Daily Market Brief 14 December 2017

UK Economy in Focus

December 14th: Highlights

  • MPC Meeting to focus on outlook for 2018
  • Government defeated in Brexit vote
  • Dollar lower as Fed hikes but leaves outlook unchanged

Data confirms MPC Dilemma

This week’s macroeconomic data releases have been in line with expectations, as inflation continued to rise and wage increases, although showing a marginal improvement, still lagging inflation leading to a widening of the gap between incomes and prices.

It is this gap that should be the major concern for the MPC which meets today for the first time following last month’s rate hike. The advance guidance provided by BoE Governor Mark Carney that rates would need to be raised to counter inflation, which is now more than 1% above the Government’s target, left the MPC in an impossible position. The pound was doomed to fall either way. Today’s meeting has no such pressure although the Governor will be expected to confirm his dovish view on the outlook for monetary policy.

The pound rose against the dollar in a move that was all about U.S. monetary policy (see below), whilst against the Euro, it closed virtually unchanged at 1.1347 having again tested resistance at 1.1380.

Traders are no longer willing to take fresh positions or add to existing ones with year-end approaching so much of activity centres around corporate activity. Following today’s MPC and ECB meetings activity will tail off quite dramatically although liquidity is unlikely to be affected.

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Government defeated over Brexit vote

Rebel Conservative Members of Parliament joined with opposition members last night to defeat the Government over an amendment to the Brexit legislation and ensure that there is a “meaningful” vote over the final Brexit agreement that will take place prior to its final approval.

This was a symbolic action rather than an issue that will lead to anything more serious. Prime Minister Theresa May had already announced that there would be a vote but to enshrine it in the legislation means that the Commons won’t be presented with a “fait accompli” and will have real power to change anything that MP’s feel runs contrary to their constituents wishes.

Mrs May is in Brussels for the EU summit that is expected to rubber stamp the agreement that was reached last week that allows the negotiations to move forward to stage two. The slow pace that negotiations took with both sides digging despite the U.K. eventually capitulating means that talks are behind schedule with the March 29, 2019 departure date now just eighteen months away.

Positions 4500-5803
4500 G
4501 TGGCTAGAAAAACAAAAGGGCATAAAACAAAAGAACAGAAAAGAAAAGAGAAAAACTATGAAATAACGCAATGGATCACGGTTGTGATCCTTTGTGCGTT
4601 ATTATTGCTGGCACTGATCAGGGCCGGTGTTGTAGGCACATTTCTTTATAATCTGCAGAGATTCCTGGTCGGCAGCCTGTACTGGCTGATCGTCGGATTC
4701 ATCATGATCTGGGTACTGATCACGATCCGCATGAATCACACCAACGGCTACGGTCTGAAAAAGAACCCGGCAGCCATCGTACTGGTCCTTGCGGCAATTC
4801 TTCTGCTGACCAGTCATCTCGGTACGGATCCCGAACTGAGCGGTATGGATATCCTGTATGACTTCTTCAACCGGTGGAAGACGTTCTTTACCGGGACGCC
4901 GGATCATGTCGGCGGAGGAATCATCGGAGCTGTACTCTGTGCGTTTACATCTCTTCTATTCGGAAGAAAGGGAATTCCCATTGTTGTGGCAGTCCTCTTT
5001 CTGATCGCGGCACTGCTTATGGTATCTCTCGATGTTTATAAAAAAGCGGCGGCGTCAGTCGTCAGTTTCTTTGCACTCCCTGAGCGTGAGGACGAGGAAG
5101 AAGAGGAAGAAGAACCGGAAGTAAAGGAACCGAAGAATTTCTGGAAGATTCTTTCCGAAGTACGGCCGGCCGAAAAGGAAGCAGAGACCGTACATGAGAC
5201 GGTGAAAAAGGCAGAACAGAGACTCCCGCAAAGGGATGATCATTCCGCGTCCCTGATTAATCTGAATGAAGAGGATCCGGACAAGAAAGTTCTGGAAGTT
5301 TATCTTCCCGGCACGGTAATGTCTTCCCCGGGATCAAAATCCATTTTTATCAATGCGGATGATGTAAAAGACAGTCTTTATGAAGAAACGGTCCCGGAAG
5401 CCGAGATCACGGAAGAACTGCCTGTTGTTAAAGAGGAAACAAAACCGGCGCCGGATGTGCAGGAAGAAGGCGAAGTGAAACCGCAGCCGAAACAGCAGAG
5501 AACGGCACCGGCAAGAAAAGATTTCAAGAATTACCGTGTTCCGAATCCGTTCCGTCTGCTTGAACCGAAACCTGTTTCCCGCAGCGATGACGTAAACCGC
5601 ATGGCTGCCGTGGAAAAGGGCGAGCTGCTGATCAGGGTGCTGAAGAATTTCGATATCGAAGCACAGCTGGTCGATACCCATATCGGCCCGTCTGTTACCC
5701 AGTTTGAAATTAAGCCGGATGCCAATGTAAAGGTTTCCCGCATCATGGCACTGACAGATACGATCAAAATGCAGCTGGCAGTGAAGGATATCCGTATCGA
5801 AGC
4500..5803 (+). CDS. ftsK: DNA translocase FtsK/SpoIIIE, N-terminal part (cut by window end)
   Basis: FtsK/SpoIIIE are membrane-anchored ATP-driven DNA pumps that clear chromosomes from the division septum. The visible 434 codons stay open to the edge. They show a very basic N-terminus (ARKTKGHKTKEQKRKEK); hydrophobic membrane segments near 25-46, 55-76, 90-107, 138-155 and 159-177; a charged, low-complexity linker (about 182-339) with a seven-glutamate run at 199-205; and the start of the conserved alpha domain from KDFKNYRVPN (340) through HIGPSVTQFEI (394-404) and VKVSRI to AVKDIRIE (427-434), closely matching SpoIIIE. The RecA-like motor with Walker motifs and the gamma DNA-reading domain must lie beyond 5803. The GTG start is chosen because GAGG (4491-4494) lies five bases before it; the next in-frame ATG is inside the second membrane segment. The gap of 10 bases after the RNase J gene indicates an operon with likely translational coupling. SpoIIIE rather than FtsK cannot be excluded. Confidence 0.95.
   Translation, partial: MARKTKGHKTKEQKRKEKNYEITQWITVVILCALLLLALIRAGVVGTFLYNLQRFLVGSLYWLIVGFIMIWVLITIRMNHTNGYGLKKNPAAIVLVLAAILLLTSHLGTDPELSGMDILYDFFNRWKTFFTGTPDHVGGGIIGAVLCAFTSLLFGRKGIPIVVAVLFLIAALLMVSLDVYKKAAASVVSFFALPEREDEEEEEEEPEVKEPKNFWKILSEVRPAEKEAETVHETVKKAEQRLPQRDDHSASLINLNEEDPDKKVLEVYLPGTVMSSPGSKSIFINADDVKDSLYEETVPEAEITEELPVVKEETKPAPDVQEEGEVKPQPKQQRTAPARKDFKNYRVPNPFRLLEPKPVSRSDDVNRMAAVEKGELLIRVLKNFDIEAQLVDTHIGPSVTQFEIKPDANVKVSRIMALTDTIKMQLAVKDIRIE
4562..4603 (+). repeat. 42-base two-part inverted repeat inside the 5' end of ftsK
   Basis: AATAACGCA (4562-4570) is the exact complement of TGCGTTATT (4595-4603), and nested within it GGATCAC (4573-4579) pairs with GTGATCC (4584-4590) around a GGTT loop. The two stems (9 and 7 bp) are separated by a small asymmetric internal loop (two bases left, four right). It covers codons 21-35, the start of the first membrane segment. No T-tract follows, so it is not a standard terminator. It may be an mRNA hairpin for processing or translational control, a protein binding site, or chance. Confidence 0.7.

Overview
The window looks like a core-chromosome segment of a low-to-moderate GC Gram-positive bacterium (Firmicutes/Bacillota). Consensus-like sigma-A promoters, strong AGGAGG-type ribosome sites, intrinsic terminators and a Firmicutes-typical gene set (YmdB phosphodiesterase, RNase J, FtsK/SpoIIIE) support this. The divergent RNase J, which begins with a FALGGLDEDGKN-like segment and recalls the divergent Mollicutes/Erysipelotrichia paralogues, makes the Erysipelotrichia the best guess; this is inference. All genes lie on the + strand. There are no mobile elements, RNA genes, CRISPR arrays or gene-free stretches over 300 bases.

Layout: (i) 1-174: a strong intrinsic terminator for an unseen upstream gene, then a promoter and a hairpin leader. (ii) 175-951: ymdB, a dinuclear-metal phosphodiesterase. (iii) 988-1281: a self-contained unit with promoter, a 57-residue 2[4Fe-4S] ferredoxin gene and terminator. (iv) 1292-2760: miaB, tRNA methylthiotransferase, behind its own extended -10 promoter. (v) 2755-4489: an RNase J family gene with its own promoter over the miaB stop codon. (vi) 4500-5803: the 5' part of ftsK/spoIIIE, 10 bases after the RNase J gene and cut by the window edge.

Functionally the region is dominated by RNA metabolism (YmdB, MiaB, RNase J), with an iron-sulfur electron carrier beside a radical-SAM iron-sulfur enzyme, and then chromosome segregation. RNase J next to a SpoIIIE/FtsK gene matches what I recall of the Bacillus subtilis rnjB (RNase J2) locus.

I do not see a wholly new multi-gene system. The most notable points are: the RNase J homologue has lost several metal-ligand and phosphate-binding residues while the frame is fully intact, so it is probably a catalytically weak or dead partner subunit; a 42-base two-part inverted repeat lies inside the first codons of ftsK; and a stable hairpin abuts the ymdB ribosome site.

When talks resume the EU are almost certain to present further demands that the U.K. will initially rail against which will lead to talk of a hard Brexit with Sterling suffering. Whilst this is a pessimistic view, the reality of the past year has led this to be the only logical conclusion.

US rate hike sees dollar suffer

The dollar fell following the confirmation of a hike in rates by the FOMC at its final meeting of the year which concluded last evening.

A classic case of “buy the rumour sell the fact” was exacerbated by the derailment of the unreasonable expectation that the Fed. would change its bias for 2018/19 and become more hawkish. They are predicting three hikes next year and the same in 2019 which is entirely reasonable given the expected path of inflation.

The dollar index fell to a low of 93.40 giving back the gains it had made over the past week. Versus Sterling, the dollar fell to a low of 1.3430 and the weakness has continued overnight with the pound making a fresh high of 1.3449. The Euro also benefited reaching 1.1826 and continuing to rally in Asian trade.

Inflation data which was released yesterday added credence to the Fed’s concern over the source and future path of price increases. Core inflation, discarding volatile items like food and energy, fell from 1.8% in October to 1.7% in November. As the new Chairman settles into his role from February and the outlook for inflation becomes clear, there is unlikely to be any move in rates before Q2 at the earliest, which also influenced the dollar.

Have a great day!

About Alan Hill

Alan has been involved in the FX market for more than 25 years and brings a wealth of experience to his content. His knowledge has been gained while trading through some of the most volatile periods of recent history. His commentary relies on an understanding of past events and how they will affect future market performance.”